Searching for “Normal” after Cancer
Living with Triple-Negative Breast Cancer
(#18 in a series)
“Ask a million questions before you start treatment.” That’s an excellent piece of advice from triple-negative breast cancer survivor Nancy Steiler.
The 51 year-old middle-school counselor was diagnosed last November and recently completed treatment. “When your treatment is over, everyone thinks you are fine,” says Nancy. “But you’re not. Inside you still need love and support. It takes awhile to heal in all ways.”
Nancy’s saga began when she found a lump in her breast — yet another example of why women need to be familiar with their own breasts.
Like many of us, Nancy had never heard of triple-negative breast cancer before her own diagnosis. Her overall health had always been good, but there was some breast cancer in her family tree. Because she has an identical twin sister with two daughters, she decided to be tested for the BRCA gene.
What is the BRCA gene?
From the National Cancer Institute: BRCA1 and BRCA2 are human genes that belong to a class of genes known as tumor suppressors. Mutation of these genes has been linked to hereditary breast and ovarian cancer. A woman’s risk of developing breast and/or ovarian cancer is greatly increased if she inherits a deleterious (harmful) BRCA1 or BRCA2 mutation. Men with these mutations also have an increased risk of breast cancer. Both men and women who have harmful BRCA1 or BRCA2 mutations may be at increased risk of other cancers. If a harmful BRCA1 or BRCA2 mutation is found, several options are available to help a person manage their cancer risk.
Much to the sisters’ relief, Nancy does not carry the BRCA gene. Her course of treatment included a lumpectomy, eight rounds of chemotherapy, and 33 radiation treatments. She’s had a mixed bag of negative and positive experiences with health care professionals. As for the positive, she sends a special thanks to the Chemo Angels organization, the Hudson Valley Radiation oncology team, and to her oncology nurse, for their kindness and compassion.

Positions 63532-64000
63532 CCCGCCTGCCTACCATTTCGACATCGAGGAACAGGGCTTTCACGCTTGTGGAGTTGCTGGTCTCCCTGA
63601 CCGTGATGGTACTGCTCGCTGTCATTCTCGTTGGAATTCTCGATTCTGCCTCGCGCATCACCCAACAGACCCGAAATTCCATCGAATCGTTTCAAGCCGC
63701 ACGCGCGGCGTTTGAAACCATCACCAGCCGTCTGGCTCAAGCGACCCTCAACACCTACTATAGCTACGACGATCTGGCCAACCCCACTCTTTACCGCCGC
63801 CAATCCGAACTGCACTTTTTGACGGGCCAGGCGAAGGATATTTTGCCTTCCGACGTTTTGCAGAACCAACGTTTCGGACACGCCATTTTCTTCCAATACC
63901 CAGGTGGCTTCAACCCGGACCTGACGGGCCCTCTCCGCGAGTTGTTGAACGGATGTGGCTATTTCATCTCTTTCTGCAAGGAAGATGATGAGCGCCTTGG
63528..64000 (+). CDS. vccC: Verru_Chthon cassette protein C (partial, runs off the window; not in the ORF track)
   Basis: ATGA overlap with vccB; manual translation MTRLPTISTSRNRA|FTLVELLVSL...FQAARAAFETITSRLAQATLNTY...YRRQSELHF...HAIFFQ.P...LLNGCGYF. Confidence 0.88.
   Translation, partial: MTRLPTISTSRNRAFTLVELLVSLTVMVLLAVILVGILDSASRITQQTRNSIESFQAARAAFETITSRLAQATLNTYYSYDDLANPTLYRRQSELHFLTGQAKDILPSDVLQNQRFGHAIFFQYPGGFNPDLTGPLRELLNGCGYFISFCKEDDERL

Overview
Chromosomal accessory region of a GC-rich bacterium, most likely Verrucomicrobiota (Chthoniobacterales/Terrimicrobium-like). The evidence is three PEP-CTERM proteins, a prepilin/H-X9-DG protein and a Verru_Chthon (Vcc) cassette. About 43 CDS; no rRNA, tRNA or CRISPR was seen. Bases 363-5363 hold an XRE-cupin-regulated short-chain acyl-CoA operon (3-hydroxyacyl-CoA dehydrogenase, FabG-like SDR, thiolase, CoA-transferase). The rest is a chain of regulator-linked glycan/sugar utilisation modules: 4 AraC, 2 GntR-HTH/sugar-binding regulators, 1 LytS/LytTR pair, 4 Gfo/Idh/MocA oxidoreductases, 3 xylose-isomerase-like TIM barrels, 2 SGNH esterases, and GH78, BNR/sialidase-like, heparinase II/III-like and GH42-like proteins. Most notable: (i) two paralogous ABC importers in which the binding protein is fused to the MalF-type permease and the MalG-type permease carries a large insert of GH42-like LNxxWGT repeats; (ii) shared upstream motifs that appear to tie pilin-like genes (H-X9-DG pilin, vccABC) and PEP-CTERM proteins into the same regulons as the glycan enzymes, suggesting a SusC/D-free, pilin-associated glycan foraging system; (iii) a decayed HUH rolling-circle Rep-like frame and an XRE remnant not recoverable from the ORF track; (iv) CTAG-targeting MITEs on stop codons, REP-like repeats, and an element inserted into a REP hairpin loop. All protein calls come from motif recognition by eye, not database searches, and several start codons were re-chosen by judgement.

Nancy recommends a proactive philosophy to health care. “Don’t let anyone tell you what to do if you are not comfortable with them. Get a cancer survivor to go with you to ask the questions. It is important you know ahead of time what you are up against. Don’t ever assume that the doctor’s office, the secretary, or the nurse is following up with paperwork. Get copies of everything and have everything sent to your primary care doctor. If you can’t focus long enough, give these directions to your friend or family member helping you.
“Find something wonderful to do for yourself every day. No excuses.You are here. Rejoice in it and thank God.”
Searching for Normal
With her treatment completed, she and her 14 year-old son are free to get back to normal. But normal, after treatment for cancer, can be a vague concept.
So what’s next for this survivor? “I’m still trying to focus. I am a middle-school counselor who had to leave her students for way too long,” she says wistfully.
Nancy has reached the crossroads … the “what happens now?” part of her journey. It’s a question faced by cancer patients every day. Will life go back to the way it was? Do I even want it to? How do you transition from focusing on lifesaving treatment back into “normal” life? Time reveals the answers as each survivor finds their own way through the emotional adjustment.
Personally, I’m not there yet. I’m still in treatment, still in fighting mode, as I have been for more than 10 months. I’ve faced new normals before, and I’m sure I will again. It keeps life interesting — the operative word being “life.”
Living with Triple-Negative Breast Cancer Series
#1 The Lump in my Breast: Meeting the Enemy
#2 Most Breast Lumps are Non-Cancerous: Would mine be?
#3 The Mammogram, the Ultrasound, and ‘the Look’
#4 The Biopsy and Breast Cancer Confirmation
#5 A New Twist: It’s Triple-Negative Breast Cancer
#6 Before the Mastectomy: Planning for the Future
#7 Mastectomy Day: What it’s like to lose a breast
#8 After the Mastectomy: Unveiling and Staging
#9 10 Odd Things to Say to Someone with Breast Cancer
#10 Cancer Battle Plan Phase 2: Chemotherapy
#11 5 Things I Love About my Very Expensive Health Insurance
#12 10 Simple Gestures of Kindness with Healing Power
#13 Half a Year on Chemotherapy and Taking Nothing for Granted
#14 Breast Cancer Treatment: Weighing Reward and Risk
#15 The Radiation Decision, The Long Road, The Badge of Honor
#16 The Healing Power of Nurses
#17 Grieving Son Recounts Mom’s Battle with Triple-Negative Breast Cancer
Access all posts in the Living with Triple-Negative Breast Cancer Series
Follow on Twitter @AnnPietrangelo